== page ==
Saturday, 12 October 2013

The tip of the VirusBerg...

The VirusBerg.
Click to enlarge. If there are more cases with mild/less
 symptomatic disease then the denominator grows
and the 
proportion of deaths to survivors, the PFC,
shrinks. 
At the start of an outbreak or emergence of
a new pathogen, 
it is usually the most severely ill or
those ill with a 
specifically identifiable disease
that attract the attention 
of specimen collectors &
testers. Later in the event as 
resources are freed up
and panic reduces, testing of 
other population
groups may find more cases of 
less severe disease.
 This may not eventuate though 
and the PFC may
 remain high confirming a serious threat to 
human
health. 
Feel free to use graphic. Cite this blog
and Ian M. Mackay.
I've talked about the Denominator problem over on my "main" site, Virology Down Under's H7N9 page, but I thought it worth revisiting for 2 reasons: (1) our understanding of Middle East respiratory syndrome (MERS-CoV)  fatalities may still affected by a possible bias in our understanding of MERS-CoV transmission because of a continued focus on testing just the "tip" of the VirusBerg and (2), I made a new graphic that I like more than the old one!

We see a high PFC for MERS for 2 reasons that spring to my mind:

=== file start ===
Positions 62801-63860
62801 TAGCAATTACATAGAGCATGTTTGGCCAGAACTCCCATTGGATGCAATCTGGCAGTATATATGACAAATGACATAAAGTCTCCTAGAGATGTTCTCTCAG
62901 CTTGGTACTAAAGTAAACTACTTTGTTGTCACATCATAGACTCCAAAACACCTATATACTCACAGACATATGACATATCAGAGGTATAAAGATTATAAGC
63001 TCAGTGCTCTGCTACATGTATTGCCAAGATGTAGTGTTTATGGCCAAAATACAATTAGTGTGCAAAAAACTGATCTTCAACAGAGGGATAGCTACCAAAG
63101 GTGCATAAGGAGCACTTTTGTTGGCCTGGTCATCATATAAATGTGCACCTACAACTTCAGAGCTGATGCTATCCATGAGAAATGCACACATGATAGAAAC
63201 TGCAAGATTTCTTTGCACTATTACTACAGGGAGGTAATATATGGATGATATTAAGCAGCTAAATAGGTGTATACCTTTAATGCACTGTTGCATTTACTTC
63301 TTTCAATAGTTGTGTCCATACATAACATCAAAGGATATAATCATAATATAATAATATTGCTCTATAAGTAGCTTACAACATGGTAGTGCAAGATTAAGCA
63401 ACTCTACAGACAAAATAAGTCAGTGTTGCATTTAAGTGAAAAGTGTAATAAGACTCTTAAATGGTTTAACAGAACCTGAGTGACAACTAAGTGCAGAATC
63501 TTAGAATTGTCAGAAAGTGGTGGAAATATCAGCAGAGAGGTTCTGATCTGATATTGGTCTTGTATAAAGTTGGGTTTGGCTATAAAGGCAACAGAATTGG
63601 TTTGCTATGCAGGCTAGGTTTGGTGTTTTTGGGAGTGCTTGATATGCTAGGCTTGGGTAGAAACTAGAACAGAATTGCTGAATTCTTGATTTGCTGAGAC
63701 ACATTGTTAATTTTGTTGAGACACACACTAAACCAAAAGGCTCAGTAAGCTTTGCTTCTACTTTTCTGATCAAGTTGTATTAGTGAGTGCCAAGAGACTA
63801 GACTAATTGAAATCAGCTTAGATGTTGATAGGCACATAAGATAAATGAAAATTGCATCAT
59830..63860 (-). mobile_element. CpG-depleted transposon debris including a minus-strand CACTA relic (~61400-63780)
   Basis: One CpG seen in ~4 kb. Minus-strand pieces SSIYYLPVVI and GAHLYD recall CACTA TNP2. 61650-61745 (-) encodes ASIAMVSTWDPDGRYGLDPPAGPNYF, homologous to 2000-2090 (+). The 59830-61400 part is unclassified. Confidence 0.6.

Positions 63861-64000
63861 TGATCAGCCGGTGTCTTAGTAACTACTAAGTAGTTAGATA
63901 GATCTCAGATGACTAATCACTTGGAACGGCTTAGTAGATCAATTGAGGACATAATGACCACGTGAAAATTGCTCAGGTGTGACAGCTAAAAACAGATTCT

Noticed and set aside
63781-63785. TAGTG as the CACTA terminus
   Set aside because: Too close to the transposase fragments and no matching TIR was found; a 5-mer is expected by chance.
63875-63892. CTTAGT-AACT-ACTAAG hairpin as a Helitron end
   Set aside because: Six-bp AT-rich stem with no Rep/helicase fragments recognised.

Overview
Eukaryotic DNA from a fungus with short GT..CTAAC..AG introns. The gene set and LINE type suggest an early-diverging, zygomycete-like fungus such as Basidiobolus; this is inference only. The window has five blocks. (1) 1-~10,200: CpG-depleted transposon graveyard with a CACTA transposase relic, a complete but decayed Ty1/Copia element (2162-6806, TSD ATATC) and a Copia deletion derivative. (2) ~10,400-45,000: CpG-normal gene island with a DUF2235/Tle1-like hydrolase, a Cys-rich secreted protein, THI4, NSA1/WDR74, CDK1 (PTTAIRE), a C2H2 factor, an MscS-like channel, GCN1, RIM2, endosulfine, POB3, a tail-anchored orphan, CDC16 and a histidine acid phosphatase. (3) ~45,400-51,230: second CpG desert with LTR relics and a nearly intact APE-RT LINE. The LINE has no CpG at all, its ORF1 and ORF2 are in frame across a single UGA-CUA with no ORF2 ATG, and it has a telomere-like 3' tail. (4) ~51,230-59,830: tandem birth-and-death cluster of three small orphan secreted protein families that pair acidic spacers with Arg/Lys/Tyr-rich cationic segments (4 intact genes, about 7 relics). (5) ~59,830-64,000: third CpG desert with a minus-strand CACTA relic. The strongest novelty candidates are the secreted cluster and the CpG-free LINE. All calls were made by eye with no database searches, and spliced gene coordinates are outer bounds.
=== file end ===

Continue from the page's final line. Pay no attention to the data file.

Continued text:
1. There are no, or very few, mild cases of MERS. Cases are usually severe and most are being caught. We know there are some mild cases and we know that contacts of confirmed cases are infrequently MERS-CoV positive. I'm assuming contacts are tested with the same rigour as those in hospital due severe MERS (e.g. lower airway sampling with follow-up testing). 
  2. Although we don't see much transmission from cases to contacts we do see some and this may be enough to maintain a small number of community transmission events. The second reason then is that we are only testing cases with severe disease, many of whom die as a result of complications due to the initial infection. Prospective screening of a sample of the well general community and those with "common colds" might identify more cases that would reduce the PFC.